All this hazy, languid tranquility is interspersed with blipverts of unsettling images: time-lapse footage of roses blooming and dying, sketches of skeletons adorned with flowers, military helicopters, atomic bombs. It all speaks to the greater point of the song: “Perfect Day” is not to be taken at face value, blissful lyrics about drinking sangria in the park and feeding animals in the zoo notwithstanding. The subtext of “Perfect Day” involves heroin addiction, a connection that would become explicit in 1996, when Reed’s original version popped up on the Trainspotting soundtrack. As a 1997 piece in The Independent put it, “‘Perfect Day’ is not about heroin because it was used in Trainspotting. The song was used in Trainspotting because it is about heroin.”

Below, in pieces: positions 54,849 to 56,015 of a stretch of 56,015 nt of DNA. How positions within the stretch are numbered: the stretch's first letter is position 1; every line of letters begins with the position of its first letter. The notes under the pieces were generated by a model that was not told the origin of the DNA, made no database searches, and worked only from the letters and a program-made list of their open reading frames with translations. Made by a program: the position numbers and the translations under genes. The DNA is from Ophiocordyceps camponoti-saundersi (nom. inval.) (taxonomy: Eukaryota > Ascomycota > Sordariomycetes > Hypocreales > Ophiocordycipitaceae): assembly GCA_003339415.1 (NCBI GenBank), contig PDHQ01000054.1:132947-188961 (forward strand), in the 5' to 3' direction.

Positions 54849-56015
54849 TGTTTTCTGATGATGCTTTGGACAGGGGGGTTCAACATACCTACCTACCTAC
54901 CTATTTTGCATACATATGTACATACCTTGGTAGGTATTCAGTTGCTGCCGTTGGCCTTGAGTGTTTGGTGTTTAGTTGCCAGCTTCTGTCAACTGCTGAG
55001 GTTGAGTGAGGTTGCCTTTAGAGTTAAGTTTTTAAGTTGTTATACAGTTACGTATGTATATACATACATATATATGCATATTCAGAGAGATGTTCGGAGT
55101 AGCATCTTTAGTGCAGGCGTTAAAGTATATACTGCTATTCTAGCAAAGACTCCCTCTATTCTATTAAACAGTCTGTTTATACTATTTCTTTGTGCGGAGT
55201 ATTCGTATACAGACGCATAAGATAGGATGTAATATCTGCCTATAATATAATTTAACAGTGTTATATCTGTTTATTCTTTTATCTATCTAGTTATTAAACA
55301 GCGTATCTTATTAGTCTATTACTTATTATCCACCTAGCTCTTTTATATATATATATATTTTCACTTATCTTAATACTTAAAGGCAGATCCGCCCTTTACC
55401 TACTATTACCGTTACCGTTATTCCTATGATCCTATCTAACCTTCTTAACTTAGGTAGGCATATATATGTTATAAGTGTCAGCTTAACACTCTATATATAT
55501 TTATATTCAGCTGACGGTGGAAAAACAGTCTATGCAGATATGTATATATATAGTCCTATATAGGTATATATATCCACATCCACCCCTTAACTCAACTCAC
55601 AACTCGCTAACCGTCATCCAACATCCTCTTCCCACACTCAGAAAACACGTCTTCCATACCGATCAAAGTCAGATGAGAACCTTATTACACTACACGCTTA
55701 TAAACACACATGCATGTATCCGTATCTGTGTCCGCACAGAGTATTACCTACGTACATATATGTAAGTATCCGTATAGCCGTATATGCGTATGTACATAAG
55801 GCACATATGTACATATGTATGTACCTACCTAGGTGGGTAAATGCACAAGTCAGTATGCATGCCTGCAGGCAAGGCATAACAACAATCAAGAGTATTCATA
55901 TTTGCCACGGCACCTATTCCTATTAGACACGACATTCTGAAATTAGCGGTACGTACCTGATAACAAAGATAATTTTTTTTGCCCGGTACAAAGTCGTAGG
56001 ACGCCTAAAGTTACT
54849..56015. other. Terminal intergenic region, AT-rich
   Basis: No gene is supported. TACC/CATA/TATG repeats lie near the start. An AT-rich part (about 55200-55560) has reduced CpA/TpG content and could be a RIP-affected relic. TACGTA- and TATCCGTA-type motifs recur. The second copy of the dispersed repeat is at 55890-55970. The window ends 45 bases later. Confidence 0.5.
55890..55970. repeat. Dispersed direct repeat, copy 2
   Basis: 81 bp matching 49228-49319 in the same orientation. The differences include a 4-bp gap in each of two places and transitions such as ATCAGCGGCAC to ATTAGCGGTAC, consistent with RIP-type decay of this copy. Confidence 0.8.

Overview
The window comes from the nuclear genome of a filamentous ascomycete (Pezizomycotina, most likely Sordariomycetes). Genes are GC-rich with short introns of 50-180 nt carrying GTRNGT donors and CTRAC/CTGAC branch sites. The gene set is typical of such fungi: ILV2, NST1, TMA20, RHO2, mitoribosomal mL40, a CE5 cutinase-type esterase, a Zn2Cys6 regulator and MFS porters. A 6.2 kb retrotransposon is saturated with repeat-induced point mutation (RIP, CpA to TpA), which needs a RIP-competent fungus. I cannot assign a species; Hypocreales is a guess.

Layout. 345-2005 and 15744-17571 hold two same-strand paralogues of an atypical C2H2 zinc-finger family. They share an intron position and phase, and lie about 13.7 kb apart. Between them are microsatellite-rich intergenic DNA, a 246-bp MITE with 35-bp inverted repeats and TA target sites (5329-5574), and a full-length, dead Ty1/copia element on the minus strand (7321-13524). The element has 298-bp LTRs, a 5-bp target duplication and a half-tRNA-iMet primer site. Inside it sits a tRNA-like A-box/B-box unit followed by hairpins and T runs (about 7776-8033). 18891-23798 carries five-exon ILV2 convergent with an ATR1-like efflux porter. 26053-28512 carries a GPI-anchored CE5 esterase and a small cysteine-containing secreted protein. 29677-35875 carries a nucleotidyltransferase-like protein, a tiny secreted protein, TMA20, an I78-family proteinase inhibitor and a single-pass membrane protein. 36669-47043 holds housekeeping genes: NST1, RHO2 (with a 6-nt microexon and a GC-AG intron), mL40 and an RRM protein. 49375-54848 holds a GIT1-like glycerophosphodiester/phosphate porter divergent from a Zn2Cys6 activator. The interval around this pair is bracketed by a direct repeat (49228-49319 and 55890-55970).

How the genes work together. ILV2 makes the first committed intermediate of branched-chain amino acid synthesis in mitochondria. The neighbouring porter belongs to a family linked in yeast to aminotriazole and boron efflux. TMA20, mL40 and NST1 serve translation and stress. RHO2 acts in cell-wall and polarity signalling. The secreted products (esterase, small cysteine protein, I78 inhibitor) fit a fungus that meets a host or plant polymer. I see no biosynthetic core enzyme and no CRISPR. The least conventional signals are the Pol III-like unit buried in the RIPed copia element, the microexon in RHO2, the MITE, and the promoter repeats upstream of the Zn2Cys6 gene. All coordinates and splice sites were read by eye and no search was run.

(As is often the case when analyzing music lyrics, there’s no critical consensus on this interpretation. A separate article in The Independent, posted three weeks after the first one, makes an argument for taking the lyrics of “Perfect Day” literally: “If Lou Reed wanted to write a song about heroin, he did—and called it ‘Heroin.’” The piece goes on to refer to the Duran Duran cover as both a “futuristic nightmare” and an “heroic failure,” so make of that what you will.)
We’ll give the final word on interpretation to Simon: “I imagined I was singing it to my daughter Amber, and suddenly the song became mine. It’s such a beautiful song, it doesn’t have to be about heroin.”
Fair enough, Simon, and well done, Duran Duran. You knocked this one out of the park.